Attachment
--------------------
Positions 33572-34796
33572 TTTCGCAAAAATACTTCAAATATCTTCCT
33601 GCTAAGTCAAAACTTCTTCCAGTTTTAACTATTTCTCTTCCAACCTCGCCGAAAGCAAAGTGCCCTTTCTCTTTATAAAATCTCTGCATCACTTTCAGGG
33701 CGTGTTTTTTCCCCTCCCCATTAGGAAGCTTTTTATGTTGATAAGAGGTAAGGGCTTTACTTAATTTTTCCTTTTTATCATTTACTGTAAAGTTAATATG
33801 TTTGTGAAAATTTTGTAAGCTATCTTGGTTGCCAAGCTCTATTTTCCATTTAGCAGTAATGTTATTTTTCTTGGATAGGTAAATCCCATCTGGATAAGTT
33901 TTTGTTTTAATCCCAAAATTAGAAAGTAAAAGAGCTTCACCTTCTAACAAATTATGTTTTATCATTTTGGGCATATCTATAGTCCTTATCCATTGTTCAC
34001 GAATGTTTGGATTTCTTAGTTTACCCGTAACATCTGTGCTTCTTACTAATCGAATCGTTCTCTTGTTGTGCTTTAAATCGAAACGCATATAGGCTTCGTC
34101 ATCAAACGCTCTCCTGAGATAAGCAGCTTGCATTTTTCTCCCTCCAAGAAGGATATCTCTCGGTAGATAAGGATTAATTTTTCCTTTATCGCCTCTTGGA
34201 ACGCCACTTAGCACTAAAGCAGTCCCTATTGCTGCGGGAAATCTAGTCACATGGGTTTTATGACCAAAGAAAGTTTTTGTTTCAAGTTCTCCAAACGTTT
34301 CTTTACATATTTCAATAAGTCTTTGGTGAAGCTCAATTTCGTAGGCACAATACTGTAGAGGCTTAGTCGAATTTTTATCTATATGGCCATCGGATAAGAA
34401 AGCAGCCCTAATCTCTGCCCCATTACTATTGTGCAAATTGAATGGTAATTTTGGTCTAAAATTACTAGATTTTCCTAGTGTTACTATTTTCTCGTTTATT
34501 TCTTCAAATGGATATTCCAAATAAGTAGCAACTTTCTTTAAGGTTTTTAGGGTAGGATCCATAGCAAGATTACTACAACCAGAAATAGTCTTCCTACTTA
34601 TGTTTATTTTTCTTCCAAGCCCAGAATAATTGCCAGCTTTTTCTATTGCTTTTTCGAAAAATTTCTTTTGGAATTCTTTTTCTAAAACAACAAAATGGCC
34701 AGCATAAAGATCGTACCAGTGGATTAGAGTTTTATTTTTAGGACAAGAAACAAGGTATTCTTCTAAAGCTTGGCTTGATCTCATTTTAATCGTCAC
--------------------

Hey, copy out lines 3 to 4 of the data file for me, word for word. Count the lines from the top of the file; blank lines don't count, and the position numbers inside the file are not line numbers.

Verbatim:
33601 GCTAAGTCAAAACTTCTTCCAGTTTTAACTATTTCTCTTCCAACCTCGCCGAAAGCAAAGTGCCCTTTCTCTTTATAAAATCTCTGCATCACTTTCAGGG
33701 CGTGTTTTTTCCCCTCCCCATTAGGAAGCTTTTTATGTTGATAAGAGGTAAGGGCTTTACTTAATTTTTCCTTTTTATCATTTACTGTAAAGTTAATATG